Strengthen relationships with clients by connecting them with a risk-control resource like US-Reports
When they’ve exhausted their internal cost-reduction options, business owners often turn to their insurance agents for help with the bottom line. Trouble is, most insurance agents are neither qualified, authorized nor inclined to offer advice on taxes, accounting, or legal matters. What they can do, though, is provide access to resources to aid clients in the cost-cutting effort.
For example, insurance agents who have manufacturing clients can help those clients reduce their products liability exposures and workers compensation claims by hiring a risk control consultant to conduct an onsite assessment. “It’s a real value-add for agents to offer their clients these assessments,“ explains Dick Ryther, ARM, CSP, CPCU, Vice President, Risk Control Services, at US-Reports. “The assessment tools we have help mitigate losses, so insureds have more money to invest in their business.”
Regardless of their size or the type of products they manufacture, businesses do benefit from a risk-control assessment — especially if it results in fewer claims, Ryther adds.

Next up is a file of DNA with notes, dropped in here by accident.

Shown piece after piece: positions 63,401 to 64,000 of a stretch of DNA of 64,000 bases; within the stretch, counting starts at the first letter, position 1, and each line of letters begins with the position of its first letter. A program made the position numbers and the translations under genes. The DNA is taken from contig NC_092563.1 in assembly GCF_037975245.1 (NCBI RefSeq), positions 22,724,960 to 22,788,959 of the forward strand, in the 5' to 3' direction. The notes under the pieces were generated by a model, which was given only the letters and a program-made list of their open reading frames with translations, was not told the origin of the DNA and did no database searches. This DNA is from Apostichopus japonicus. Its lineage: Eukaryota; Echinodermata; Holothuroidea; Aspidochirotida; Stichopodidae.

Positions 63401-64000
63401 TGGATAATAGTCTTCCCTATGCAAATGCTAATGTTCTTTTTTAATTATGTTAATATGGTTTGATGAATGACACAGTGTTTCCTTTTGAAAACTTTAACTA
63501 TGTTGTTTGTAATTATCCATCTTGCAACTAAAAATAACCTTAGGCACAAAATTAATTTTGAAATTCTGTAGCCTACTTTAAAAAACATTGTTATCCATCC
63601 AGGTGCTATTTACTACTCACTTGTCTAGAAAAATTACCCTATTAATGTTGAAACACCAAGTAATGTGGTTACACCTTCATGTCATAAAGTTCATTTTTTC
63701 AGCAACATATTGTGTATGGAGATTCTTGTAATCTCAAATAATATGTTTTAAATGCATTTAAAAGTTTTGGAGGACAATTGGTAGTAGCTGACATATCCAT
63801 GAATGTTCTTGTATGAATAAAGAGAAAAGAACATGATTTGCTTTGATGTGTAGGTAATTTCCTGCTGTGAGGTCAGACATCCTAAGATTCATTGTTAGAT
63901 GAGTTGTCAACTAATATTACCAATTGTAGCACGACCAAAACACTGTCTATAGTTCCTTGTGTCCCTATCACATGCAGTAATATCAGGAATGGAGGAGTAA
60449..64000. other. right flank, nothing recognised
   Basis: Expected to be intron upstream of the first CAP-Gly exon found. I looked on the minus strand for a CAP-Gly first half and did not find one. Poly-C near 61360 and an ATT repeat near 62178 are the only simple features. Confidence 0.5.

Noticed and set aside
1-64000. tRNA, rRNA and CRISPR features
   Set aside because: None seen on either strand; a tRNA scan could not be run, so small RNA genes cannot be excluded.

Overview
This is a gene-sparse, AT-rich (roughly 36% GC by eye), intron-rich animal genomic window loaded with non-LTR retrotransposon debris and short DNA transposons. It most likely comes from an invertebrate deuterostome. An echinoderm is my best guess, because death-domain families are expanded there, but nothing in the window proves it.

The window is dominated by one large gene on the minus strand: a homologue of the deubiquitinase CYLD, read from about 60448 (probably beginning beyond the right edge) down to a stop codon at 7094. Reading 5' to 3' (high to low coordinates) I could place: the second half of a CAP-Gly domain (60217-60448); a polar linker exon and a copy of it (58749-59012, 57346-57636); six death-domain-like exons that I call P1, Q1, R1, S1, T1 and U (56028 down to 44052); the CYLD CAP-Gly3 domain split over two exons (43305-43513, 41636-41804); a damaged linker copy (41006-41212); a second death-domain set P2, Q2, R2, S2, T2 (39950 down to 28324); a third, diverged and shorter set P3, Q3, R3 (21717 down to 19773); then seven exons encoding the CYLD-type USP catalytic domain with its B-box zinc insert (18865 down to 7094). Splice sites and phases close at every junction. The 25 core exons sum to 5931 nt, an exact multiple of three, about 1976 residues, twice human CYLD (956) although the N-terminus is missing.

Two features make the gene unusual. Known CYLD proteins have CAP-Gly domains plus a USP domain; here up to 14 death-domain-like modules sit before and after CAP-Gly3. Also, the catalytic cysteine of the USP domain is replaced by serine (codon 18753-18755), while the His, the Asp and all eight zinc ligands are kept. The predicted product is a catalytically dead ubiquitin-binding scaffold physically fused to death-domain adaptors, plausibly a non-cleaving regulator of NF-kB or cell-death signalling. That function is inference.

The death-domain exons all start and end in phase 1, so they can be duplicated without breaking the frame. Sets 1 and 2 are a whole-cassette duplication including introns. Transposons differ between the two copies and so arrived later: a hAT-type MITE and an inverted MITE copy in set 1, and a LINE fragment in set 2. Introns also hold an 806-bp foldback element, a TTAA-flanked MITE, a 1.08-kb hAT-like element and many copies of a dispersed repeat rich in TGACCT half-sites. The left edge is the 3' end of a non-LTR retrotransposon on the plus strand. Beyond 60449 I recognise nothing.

“We cover safety training and specific industry standards. We review their complaint logs to check their follow-ups [and] we look at their product recall process. We examine how a product is identified, the quality control of the product and, if it is food, its labeling and shelf life,” he explains.
Founded close to 25 years ago and headquartered in Colorado, US-Reports has built a national business providing premium audits, inspections, and risk-control services within the commercial insurance industry. For an average fee of $500 (the exact cost depends on the size of the policy), a US-Reports consultant who’s been trained in the industry he/ she is assessing uses a standardized risk scoring system to evaluate an operation. This standardized system, the METHOD Assessment Tool™ or MAT for short, is built to remove subjectivity and inconsistency from evaluations.
“We offer a customized and automated report,” Ryther says.